"Do you have a cab?" Maybe now that they'd struck up a conversation of sorts, he'd agree to take her to Ballykirk. "Is that taxi yours?" she said, pointing to a cab idling at the curb.
"No. The bloke who drives it just went inside to use the loo. I'm watching it for him, in exchange for that cig you made me toss." He paused. "Are you looking for a ride?"
Nan nodded. "Someone was supposed to meet me here, but I think he may have left. My plane was late."
"No," Nan said.
"No, just a ride."
"Well, then, my day has just taken a turn for the better. I'd be happy to give you a ride. I was supposed to pick up some old lady and drive her to Ballykirk, but she never showed."
Nan gasped. "That's where I want to go! What a coinci" She stopped, then regarded him suspiciously. "Are you Riley Quinn?"
The grin faded and he raked his hand through his hair. "Oh, shite," he muttered. "I've stuck my foot in it now. You'd be Nan Galvin?"
"I would be her," Nan said. He assumed she was an old woman? What had she ever said or done that had given him that impression? "You were supposed to wait at baggage claim with a sign."
He held out his hands and shrugged. "I figured I'd recognize you when you came out. But you're not old. I expected some lady with white hair and spectacles and sensible shoes."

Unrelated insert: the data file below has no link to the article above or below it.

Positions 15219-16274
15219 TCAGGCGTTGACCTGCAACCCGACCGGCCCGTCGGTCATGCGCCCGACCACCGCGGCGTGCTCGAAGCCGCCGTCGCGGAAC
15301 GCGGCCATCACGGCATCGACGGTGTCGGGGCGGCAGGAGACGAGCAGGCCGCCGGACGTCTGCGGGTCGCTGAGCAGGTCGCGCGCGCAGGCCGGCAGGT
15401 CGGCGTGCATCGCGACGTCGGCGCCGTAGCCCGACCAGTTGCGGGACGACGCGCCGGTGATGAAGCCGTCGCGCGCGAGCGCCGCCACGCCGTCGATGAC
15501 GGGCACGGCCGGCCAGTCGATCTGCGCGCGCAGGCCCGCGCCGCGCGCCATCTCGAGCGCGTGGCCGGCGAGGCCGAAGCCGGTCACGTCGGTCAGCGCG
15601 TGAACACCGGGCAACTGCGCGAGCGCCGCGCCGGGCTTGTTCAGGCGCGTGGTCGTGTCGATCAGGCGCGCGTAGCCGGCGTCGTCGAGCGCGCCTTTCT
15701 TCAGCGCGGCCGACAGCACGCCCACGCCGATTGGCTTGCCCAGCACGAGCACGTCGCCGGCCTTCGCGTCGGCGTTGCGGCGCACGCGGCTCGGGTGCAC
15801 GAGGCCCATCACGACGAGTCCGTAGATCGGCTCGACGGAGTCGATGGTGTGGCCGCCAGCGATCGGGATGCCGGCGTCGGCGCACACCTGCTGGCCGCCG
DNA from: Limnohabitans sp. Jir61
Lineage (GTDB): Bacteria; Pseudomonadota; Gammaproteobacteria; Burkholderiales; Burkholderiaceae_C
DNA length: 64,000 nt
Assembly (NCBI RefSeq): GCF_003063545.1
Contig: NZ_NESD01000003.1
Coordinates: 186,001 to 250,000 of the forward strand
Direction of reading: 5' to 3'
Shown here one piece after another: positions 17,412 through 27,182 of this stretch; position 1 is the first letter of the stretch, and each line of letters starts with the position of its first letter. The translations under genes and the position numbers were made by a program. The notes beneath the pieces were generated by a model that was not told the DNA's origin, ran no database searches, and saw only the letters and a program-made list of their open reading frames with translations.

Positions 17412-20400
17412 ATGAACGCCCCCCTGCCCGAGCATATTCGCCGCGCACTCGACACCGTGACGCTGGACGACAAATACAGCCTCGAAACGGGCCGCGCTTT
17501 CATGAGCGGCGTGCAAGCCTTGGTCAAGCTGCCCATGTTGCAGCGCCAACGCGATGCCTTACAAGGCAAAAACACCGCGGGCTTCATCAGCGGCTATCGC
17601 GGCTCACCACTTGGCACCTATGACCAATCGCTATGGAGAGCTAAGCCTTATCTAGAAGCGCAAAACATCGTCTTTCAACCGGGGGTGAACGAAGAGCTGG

"Why, because I'm a librarian? That's just silly stereotyping and I"
"No," he interrupted. "Well, partly. But there were clues. You sounded old."
"We've never spoken. We've only emailed. How could you possibly guess my age from a few emails?"
"I don't know. You write old. And you just seemed so."
"So prissy. Not in a bad way, mind you. Your spelling was perfect and your emails were so organized and precise."
"They were not!" In truth, they probably were. Nan prided herself on proper grammar and spelling. It was a professional responsibility that spilled into her personal life.
"You requested that I provide a premium brand of toilet tissue. And that the house be clean of all insects, spiders and bugs, living and dead. I'd call that finicky. Besides, you said you'd wanted to visit the land of your ancestors before you died, so I put two and two together and came up with.well, definitely not you."
Nan held fast to her temper. It wouldn't do to make this man angry now. He was her only mode of transportation. "You did say you'd meet me at baggage claim. And you weren't there. That's all I'm saying."
"I got tired of waiting. I've been standing around here for two feckin' hours waiting on you."
"I was supposed to arrive three hours ago."
"Well, I was running late. I've got things to do today and I'm wasting my time searching for an old lady who doesn't exist. I have to get back to the pub."
"I'm sorry to keep you from your late-morning drinking," she snapped. Yes, he was sexy, but he also could be a bit of an ass.
"My family owns a pub," Riley explained. "I work there, along with my brothers."
"And you run a guesthouse?"
"It doesn't take much running, but, yes, I do that, tooplus lots of other things. Like driving demanding tourists home from the airport." He shook his head. "You could have told me you were a fine bit of stuff."
Though she should have been insulted, Nan's irritation suddenly vanished and she smiled reluctantly. "'Stuff'? What do you mean by that?"